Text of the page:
Crediting the government's first three reasons for the strike, the court determined that the government proffered non-racial reasons for his peremptory challenge. ( Id. at 98-100). Defense counsel never objected on the record to the government's gender-based explanation. The parties completed jury selection and trial commenced.
At the end of the first day of trial, the court noted on the record that, pursuant to the Supreme Court's holding in J.E.B. v. Alabama , 511 U.S. 127 (1994), intentional discrimination on the basis of gender in the use of peremptory strikes violates the Equal Protection Clause. ( Id. at 225-27). Citing Gattis v. Snyder , 278 F.3d 222 (3d Cir. 2002), the court also noted that the strike of a juror motivated in part by an impermissible reason - such as gender - may nevertheless be valid if the party demonstrates that it would have taken the same action in the absence of the impermissible motivation. ( Id. at 227). The court noted that the government offered the gender-related reason for the strike at the end of the explanation, "almost as an after thought, " and only after the government tendered the potential alternate juror's low educational level, employment, and recent relocation to the area. (Id.) The court specifically found that the government would have struck the potential alternate juror even in the absence of any gender-related reason and that the government's impermissible gender-based consideration was "strictly de minimus ." ( Id. at 227-28). Defense counsel did not place any objection on the record after the court's determination.
B. Evidence Introduced at Trial
During trial, the government set forth substantial evidence implicating Adigun's involvement in perpetuating mass market consumer fraud schemes. Testimonial and documentary evidence introduced at trial shows that beginning in early November 2007, Adigun became the owner/operator of FAB Tax Services in Houston, Texas. (Doc. 215 at 257-311; Govt's Exhs. 18, 20.3). The business was headquartered in an empty storefront at 10876 Westheimer Drive. (Id.) According to the building's landlord and two witnesses who worked next door, FAB was never open for business and had no customers. (Doc. 215 at 292-95; Doc. 216 at 87-114). Adigun became both a Western Union and MoneyGram money transfer agent in the following months. (Govt's Exhs. 9, 10, 75). Adigun was also the only person who maintained signature authority over all three of FAB's bank accounts at Capital One, Bank of America, and Washington Mutual Banks. (Govt's Exhs. 40, 41, 42, 194).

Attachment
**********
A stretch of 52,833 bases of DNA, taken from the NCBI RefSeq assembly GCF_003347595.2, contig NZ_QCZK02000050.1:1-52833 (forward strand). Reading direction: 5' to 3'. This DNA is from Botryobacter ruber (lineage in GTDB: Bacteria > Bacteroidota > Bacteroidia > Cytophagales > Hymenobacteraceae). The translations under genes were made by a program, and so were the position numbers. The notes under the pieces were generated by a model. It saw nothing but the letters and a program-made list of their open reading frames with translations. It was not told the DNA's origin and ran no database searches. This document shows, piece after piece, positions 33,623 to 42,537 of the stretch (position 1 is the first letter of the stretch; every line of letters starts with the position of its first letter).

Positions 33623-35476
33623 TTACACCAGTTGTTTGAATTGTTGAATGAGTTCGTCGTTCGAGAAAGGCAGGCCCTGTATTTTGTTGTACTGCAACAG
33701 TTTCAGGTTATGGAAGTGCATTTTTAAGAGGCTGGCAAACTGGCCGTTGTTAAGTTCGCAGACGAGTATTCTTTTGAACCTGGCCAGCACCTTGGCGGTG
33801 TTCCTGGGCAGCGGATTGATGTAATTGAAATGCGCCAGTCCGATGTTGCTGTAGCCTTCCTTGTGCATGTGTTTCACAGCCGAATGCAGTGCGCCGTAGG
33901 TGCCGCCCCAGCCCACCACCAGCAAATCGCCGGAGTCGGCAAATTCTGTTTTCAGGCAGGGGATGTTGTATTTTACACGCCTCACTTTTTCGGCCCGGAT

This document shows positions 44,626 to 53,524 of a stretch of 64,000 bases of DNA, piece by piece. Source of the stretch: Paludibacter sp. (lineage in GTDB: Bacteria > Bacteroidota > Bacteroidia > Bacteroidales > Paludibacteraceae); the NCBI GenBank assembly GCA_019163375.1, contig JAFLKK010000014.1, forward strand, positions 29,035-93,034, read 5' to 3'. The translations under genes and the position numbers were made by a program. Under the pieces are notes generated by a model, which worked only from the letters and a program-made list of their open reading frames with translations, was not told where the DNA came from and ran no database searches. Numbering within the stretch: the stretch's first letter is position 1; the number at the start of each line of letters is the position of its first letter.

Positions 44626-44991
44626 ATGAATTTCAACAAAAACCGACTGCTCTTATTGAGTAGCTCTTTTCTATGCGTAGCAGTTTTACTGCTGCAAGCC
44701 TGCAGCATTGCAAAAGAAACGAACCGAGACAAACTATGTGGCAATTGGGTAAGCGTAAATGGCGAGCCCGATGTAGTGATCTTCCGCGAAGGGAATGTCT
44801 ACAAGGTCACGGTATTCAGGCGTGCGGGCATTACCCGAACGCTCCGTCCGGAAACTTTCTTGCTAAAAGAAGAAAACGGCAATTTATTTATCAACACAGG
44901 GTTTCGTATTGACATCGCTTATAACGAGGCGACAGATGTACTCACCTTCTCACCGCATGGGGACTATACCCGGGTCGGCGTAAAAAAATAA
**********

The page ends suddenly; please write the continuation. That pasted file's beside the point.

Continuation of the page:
From December, 2007 to September, 2008, FAB handled over $3 million sent through the MoneyGram and Western Union money transfer systems. (Govt's Exhs. 5, 7, 176, 181). The money was sent to FAB by over 1, 000 fraud victims from the United States and Canada. (Id.) To process the payouts, Adigun, Ohiri, and Chikwe created numerous false payee identifier information, including false Texas drivers' license numbers, names, and addresses. (Govt's Exhs. 5, 7). Not a single payout in this nine month period was a legitimate transaction. (Id.)
Much of the proceeds were converted into cash. (Govt's Exhs. 52, 146-149, 175, 187). Adigun personally converted over $1 million of the Western Union and Moneygram proceeds into cash. (Govt's Exhs. 174, 197). To convert the proceeds, Adigun personally issued more than 600 handwritten Western Union money transfer checks payable to FAB instead of the intended payee and then deposited the funds into FAB's Bank of America account. (Govt's Exh. 77). Adigun also made 203 individual cash withdrawals from 17 different bank branches between February 20, 2008 and September 8, 2008. (Govt's Exhs. 208, 212, 215). Notably, on August 11, 2008, Adigun withdrew $72, 000 in cash from five separate bank transactions. (Id.) Adigun also transferred over $500, 000 of the proceeds to other accounts controlled by Chikwe and other suspected co-conspirators. (Govt's Exhs. 6.3, 202, 204, 205, 206, 211). Additionally, approximately $600, 000 was sent offshore to Canada, Nigeria, and Romania via the Western Union and MoneyGram money transfer systems. (Govt's Exhs. 6.2, 214).
Western Union and MoneyGram closed FAB for fraudulent activities in August, 2008, but Adigun continued laundering checks drawn against accounts controlled by other corrupt Houston area MoneyGram agents. (Govt's Exh. 213). He subsequently deposited checks totaling $25, 300 from other corrupt agents into his personal check account. (Govt's Exhs. 140-143, 177).
C. Missing Witness Jury Instruction